Geoffrey Moore

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Geoffrey Moor, 2005

Geoffrey A. Moore (born 1946) is an American organizational theorist, management consultant and author, known for his work Crossing the Chasm: Marketing and Selling High-Tech Products to Mainstream Customers.

Quotes[edit]

  • How lasting the impact of social media will have is yet to be determined, but one thing for sure, it has turned the chain of influence upside down. Today the reader, the lowly reader, that presumably passive consumer of all the great insight handed down by the reporter, confirmed by the analyst, attested to by the reference customer—this reader, I say, has now become the writer! Except it is not a reader/writer. It is reader/writers at large, many readers, the wisdom (or madness) of crowds. We have embarked upon the world's largest and longest cocktail party, and every issue imaginable is up for grabs.
    • Paul Gillin, ‎Geoffrey A. Moore (2009), The New Influencers: A Marketer's Guide to the New Social Media. p. vii
  • Without “big data”, you are blind and deaf and in the middle of a freeway.
    • Geoffrey Moore, title of book chapter in: The Business Book, 2014. Dorling Kindersley Ltd, p. 316

Crossing the Chasm, 1991[edit]

Geoffrey Moor, Crossing the Chasm : Marketing and Selling High-Tech Products to Mainstream Customers. 1991; Revised 1999, 2002, 2014.

  • Marketing has long known how to exploit fads and how to develop trends.
    • p. 6
  • [Several] companies holds market share in excess of 50 percent in its prime market. All of them have been able to establish strongholds in the early majority segment, if not beyond, and to look forward from that position to continued growth, wondrously strong profit margins, and increasingly preferred relationships as suppliers to their customers. To be sure, some like Oracle and, more dramatically, Netscape have fallen on hard times, but even then customers often bend over backward to give market share leaders second and third chances, bringing cries of anguish from their competitors who would never be granted such grace.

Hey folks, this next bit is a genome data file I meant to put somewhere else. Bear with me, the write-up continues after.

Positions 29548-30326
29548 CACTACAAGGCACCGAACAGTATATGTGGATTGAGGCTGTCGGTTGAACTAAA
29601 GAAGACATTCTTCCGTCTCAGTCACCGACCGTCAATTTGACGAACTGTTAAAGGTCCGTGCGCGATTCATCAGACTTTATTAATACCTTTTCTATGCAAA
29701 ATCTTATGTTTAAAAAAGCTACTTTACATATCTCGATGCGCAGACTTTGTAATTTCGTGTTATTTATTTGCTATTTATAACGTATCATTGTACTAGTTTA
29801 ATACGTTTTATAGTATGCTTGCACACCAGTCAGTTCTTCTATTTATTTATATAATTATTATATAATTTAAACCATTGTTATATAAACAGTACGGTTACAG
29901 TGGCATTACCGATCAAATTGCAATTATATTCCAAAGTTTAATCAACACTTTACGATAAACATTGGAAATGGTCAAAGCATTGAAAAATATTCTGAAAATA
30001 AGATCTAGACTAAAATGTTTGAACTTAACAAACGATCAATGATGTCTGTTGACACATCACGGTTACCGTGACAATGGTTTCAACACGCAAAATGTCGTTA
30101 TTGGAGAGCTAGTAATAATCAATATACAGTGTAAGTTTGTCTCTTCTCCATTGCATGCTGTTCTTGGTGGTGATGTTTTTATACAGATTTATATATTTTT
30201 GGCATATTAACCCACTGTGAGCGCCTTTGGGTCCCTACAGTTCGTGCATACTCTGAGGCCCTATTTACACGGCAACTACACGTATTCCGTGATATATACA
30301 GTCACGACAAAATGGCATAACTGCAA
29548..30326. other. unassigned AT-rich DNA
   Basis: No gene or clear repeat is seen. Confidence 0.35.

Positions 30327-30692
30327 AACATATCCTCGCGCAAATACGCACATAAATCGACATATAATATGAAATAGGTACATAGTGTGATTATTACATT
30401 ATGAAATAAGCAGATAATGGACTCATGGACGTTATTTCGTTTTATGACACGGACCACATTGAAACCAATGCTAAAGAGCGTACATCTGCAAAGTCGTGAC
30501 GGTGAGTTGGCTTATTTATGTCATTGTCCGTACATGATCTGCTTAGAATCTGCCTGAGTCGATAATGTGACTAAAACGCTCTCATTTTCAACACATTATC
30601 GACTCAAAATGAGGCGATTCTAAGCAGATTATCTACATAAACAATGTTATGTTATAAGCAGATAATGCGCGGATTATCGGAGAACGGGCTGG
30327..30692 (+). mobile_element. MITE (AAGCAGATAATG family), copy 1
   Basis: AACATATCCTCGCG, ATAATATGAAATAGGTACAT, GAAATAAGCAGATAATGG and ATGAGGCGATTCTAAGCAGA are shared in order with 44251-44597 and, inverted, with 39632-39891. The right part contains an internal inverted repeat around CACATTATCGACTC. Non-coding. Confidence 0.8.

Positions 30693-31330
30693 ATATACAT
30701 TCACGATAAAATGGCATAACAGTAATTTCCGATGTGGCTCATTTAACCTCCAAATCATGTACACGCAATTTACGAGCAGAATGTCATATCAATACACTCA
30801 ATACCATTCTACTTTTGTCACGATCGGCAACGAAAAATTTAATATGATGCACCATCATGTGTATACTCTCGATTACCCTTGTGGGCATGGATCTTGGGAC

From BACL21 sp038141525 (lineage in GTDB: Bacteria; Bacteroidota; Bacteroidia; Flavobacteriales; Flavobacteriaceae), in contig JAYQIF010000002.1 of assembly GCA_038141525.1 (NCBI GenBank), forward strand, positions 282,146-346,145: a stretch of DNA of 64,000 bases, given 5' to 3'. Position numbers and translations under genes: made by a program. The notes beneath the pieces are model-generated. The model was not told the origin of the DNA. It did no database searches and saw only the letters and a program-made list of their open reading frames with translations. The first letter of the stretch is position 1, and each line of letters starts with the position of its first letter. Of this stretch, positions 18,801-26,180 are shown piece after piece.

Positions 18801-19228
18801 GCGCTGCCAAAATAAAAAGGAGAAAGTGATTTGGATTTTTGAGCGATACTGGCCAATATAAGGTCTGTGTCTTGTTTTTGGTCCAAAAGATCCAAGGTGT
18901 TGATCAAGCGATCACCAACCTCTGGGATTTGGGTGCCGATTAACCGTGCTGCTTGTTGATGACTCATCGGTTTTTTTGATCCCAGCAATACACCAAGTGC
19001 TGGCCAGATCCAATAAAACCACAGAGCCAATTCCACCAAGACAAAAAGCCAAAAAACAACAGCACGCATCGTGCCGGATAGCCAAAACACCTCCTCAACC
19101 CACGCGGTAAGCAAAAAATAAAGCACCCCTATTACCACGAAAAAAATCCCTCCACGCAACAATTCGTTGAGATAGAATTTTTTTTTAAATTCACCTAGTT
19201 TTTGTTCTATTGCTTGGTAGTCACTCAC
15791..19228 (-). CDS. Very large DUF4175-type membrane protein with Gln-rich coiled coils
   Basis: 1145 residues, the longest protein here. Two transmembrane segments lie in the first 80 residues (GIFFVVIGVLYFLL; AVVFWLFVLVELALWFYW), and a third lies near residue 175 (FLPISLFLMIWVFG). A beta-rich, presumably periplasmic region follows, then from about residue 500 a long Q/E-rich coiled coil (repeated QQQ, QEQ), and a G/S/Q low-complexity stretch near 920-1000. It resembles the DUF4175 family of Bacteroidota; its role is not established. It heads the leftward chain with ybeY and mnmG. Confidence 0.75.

• p. 14
  • Visionaries are the first people in their industry segment to see the potential of the High Tech Marketing Enlightenment new technology. Fundamentally, they see themselves as smarter than their opposite numbers in competitive companies—and, quite often, they are. Indeed, it is their ability to see things first that they want to leverage into a competitive advantage. That advantage can only come about if no one else has discovered it. They do not expect, therefore, to be buying a well—tested product with an extensive list of industry references. Indeed, if such a reference base exists, it may actually turn them off, indicating that for this technology, at any rate, they are already too late.
    • p. 41-42
  • Entering the mainstream market is an act of burglary, of breaking and entering, of deception, often even of stealth. Mapping out a global assault plan, attacking on all fronts at once, may work for massively intimidating market leaders who already have troops in place throughout the world, but it is just plain silly for stripling challengers. Instead, we need to pick our spots carefully, attack fiercely, and then dig in and hold.
    • p. 54
  • Just as in literature, where memorable characters like Hamlet or Heathcliff or even Dirty Harry stand out and become symbols for a larger segment of humanity, so in marketing can whole target-customer populations become imagined as teenyboppers, yuppies, pickups and gun racks, or the man in the gray flannel suit. These are all just images—stand-ins for a greater reality—picked out from a much larger set of candidate images on the grounds that they really “click” with the sum total of an informed person’s experience. These were, in short, the memorable ones.
    • p. 67
  • You need to understand that informed intuition, rather than analytical reason, is the most trustworthy decision-making tool to use.
    • p. 67
  • First, please note that we are not focusing here on target-market characterization. The place most crossing-the-chasm marketing segmentation efforts get into trouble is at the beginning, when they focus on a target market or target segment instead of on a target customer.
    • p. 68

External links[edit]

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